Ministers vilify researchers

December 1, 2006

Politicians are accused of discrediting academics and distorting results, report Phil Baty and Jessica Shepherd.

The Government stands accused of undermining academe's "vital independence" after academic critics revealed how far politicians have gone to discredit them.

Academics who have hit the headlines for research that challenges government policies have told The Times Higher how they have been subjected to concerted campaigns of "vilification", have had their work publicly rubbished and have been subjected to repeated personal criticisms.

Some said that they had suffered psychological problems and long-term damage to their career after speaking out, with their research funding drying up.

The anecdotal evidence emerged weeks after the Commons Science and Technology Select Committee raised "extreme concerns" about allegations that the Government manipulated research findings to favour its agenda. The committee concluded last month that the Government should stop claiming its policies were "evidence-based".

Sally Hunt, University and College Union joint general secretary, said: "It is completely unacceptable for academic work to be rubbished because it does not fit with the Government's own agenda."

Boris Johnson, Shadow Minister for Higher Education, said: "In a free society, universities are the vital independent repositories of research, discussion and debate. There is nothing more damaging for political freedom than to close down that debate in universities."

He said that in addition to the often devastating effects of being on the receiving end of the Government's public relations machine, academics were controlled in subtle ways through funding and regulation. "The most worrying thing is that academics should be inhibited for saying things they think may be displeasing to their ultimate political masters. But they should not have ultimate political masters."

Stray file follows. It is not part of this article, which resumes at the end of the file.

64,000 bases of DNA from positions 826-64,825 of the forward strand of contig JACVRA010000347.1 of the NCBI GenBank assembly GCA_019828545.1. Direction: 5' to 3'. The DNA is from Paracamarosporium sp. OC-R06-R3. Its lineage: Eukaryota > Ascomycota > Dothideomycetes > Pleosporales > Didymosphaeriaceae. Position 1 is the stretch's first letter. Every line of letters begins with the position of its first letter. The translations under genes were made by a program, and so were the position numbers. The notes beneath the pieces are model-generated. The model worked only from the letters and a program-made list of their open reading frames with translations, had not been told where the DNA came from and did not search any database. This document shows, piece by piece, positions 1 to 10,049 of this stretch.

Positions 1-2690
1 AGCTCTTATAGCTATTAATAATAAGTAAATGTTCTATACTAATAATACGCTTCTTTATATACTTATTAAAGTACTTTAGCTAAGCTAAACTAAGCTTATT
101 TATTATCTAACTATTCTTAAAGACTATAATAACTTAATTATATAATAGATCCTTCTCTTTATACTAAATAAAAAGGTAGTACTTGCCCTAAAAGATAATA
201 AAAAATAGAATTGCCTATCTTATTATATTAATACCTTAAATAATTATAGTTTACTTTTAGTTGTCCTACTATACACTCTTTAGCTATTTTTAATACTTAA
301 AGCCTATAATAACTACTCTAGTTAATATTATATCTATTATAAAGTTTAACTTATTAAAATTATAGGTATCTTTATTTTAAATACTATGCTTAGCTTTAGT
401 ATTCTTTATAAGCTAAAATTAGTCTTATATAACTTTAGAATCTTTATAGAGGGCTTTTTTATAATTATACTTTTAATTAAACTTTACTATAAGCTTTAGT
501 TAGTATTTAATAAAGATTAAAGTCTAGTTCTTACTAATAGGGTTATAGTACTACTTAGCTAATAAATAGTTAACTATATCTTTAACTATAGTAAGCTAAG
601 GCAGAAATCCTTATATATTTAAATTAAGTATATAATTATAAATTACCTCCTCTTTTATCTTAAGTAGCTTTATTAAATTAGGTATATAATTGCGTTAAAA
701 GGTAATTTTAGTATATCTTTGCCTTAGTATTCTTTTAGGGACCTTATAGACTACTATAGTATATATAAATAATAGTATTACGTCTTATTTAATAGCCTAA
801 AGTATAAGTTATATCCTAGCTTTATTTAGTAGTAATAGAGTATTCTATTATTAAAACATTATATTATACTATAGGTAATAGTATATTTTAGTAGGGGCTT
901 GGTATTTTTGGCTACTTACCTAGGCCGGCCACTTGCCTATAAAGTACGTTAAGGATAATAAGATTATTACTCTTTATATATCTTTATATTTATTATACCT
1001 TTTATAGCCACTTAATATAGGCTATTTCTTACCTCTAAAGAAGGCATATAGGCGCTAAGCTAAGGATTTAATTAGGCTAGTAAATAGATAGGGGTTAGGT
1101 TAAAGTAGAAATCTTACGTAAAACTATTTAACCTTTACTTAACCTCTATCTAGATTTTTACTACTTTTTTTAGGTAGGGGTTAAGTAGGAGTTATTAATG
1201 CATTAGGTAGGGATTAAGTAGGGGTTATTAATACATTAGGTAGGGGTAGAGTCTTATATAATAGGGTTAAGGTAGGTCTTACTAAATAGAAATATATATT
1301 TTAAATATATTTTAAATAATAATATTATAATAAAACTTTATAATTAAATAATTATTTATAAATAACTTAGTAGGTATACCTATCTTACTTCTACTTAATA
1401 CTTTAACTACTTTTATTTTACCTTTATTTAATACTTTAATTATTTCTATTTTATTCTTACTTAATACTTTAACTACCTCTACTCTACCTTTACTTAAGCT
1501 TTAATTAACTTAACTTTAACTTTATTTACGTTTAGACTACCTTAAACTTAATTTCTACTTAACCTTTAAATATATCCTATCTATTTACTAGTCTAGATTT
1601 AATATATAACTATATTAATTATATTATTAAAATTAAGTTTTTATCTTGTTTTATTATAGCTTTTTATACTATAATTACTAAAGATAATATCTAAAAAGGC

The revelations follow a survey reported in The Times Higher in October that found that 80 per cent of academics thought that scholars could no longer "speak truth to power".

Eight academics this week detailed how their work was attacked because it raised questions about the success of government policies. Many more critics declined to comment, reflecting concern over raising heads above the parapet.

The testimonies include that of Edgar Whitley of the London School of Economics. He describes how his colleague Simon Davies, who worked with him on research that criticised the Government's plans for ID cards, was put on "suicide watch".

Peter Tymms of Durham University, who was savaged over his findings on school homework, said that "putting your head above the parapet risks losing jobs".

Michael Rutter, a professor at the Institute of Psychiatry who criticised the Government after advising it over its Sure Start programme for families in disadvantaged areas, said: "The Government definitely doesn't want evidence, although the rhetoric is entirely different."

The Prime Minister's office declined to comment.  

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